Our tour of the final A-Star facility, Singapore’s Institute of Medical Biology (IMB) was a raw and unaltered presentation of the companies prospectives and capabilities. An overview of the microscopy lab was delivered candidly, yet with detail and the intention of broadening our perceptions on the trials and tribulations of laboratory operation.
A meeting with fellow Australian, Professor Victor Nucombe, allowed a starkly honest interpretation of the life of a Singaporean professional and an analysis of the nation’s history and future; from a typically Australian perspective. Professor Nucombe covered previously undisclosed aspects of the country’s past and illustrated the events that potential prefaced their current prosperity.
Most impressively, the astonishingly confident, eccentric and ultimately compelling Nucombe was transparent with his motivations in relocating to the city-state. Unsurprisingly, financial benefit and the promise of immediate application of his research compelled the Australian’s operations. He described the government’s relationship with the industry as unlimited and under the pretence that a research environment would be constructed “where money is no object”. However enticing this may appear, it was extended by the his establishment of Singapore’s economic future.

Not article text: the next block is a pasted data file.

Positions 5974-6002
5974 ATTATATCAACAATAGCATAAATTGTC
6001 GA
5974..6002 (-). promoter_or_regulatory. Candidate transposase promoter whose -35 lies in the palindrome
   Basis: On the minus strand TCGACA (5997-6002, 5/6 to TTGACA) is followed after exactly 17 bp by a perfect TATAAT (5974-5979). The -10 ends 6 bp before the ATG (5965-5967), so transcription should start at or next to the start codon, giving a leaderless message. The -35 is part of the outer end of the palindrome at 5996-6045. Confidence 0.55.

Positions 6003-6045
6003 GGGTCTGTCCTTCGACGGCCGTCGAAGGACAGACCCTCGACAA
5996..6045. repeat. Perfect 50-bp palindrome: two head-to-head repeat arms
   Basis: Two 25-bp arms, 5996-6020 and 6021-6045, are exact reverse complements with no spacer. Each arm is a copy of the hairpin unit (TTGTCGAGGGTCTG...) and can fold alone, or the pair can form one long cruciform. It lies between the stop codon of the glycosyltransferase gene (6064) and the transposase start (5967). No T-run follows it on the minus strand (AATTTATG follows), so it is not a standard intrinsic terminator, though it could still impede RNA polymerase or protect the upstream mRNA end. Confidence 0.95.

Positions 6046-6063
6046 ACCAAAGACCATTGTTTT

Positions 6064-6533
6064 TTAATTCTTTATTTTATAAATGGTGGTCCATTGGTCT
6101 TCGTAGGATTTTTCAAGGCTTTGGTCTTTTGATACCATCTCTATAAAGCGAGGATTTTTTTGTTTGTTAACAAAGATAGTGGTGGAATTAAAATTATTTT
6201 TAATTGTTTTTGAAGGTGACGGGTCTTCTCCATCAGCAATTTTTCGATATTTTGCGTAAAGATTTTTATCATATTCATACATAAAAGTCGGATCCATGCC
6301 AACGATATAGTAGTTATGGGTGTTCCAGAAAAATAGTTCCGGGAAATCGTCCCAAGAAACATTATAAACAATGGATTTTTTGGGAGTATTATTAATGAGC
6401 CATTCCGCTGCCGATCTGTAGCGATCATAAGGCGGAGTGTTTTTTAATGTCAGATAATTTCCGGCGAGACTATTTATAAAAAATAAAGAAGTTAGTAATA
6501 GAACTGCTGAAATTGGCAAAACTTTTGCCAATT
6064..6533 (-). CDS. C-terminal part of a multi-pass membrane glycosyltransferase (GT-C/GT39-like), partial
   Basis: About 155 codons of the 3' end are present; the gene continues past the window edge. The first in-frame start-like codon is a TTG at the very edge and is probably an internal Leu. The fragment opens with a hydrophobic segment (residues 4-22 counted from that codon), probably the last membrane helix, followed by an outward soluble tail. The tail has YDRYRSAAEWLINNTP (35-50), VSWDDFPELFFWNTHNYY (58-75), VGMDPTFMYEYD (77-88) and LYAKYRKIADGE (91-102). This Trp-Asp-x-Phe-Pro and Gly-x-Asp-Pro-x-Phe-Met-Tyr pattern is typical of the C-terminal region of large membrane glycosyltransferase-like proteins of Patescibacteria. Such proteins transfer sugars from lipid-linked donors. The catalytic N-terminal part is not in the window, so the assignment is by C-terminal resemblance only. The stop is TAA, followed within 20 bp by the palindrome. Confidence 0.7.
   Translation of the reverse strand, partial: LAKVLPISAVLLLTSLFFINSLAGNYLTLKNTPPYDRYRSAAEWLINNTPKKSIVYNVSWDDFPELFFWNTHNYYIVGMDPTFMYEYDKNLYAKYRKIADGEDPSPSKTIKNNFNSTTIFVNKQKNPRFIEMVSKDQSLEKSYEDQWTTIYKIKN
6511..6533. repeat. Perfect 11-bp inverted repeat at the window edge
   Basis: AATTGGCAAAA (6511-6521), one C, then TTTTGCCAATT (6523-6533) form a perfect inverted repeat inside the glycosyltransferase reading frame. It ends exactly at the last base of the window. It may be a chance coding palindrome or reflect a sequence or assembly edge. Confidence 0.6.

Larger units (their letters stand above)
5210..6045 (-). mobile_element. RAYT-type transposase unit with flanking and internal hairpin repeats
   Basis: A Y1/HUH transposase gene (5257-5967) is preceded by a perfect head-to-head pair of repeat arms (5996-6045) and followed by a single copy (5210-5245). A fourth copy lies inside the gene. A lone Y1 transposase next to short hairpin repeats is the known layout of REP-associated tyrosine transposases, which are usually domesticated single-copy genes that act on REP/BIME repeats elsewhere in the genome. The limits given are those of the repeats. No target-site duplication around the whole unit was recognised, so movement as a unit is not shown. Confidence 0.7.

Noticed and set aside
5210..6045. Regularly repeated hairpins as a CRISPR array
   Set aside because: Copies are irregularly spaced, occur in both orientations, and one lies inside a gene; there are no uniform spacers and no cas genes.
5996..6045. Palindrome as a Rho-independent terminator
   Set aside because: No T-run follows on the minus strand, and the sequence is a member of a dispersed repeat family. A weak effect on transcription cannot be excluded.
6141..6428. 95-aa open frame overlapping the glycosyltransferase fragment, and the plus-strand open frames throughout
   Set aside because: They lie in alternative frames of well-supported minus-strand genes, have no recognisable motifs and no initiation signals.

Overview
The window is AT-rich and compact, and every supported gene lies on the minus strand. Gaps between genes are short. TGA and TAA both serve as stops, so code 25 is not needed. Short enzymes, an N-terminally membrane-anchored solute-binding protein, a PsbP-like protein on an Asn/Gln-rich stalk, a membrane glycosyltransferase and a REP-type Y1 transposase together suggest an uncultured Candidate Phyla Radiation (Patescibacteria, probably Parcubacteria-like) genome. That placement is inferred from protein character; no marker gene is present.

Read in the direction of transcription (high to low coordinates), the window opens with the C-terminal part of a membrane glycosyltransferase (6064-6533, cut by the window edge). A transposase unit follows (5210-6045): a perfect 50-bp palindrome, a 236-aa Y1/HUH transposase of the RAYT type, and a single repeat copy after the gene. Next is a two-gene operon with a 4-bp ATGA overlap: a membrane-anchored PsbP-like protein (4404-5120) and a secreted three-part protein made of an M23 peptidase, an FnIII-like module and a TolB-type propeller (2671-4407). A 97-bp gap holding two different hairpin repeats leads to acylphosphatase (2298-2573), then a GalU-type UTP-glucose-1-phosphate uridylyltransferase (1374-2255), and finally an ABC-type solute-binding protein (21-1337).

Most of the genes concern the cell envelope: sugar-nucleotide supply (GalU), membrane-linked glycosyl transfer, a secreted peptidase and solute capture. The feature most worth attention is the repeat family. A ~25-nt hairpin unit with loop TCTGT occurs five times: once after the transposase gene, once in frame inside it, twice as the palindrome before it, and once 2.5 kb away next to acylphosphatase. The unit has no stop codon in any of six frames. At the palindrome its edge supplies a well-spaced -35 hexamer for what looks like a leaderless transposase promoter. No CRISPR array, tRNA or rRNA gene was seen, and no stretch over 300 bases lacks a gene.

Currently, Singapore is the fourth largest financial centre globally and contains the greatest percentage of private wealth per capita worldwide – making it the wealthiest country on Earth. The world bank has dictated that Singapore is the most suitable environment for private business, particularly those regarding the sciences.
Professor Nucombe’s concern with the quality of Australian science permeated his presentation and accentuated the extension of an invite to aspiring Australian graduates. Personally, the enticements of Singapore’s scientific climate may be fruitful enough to attract myself, given the appropriate research opportunities arise.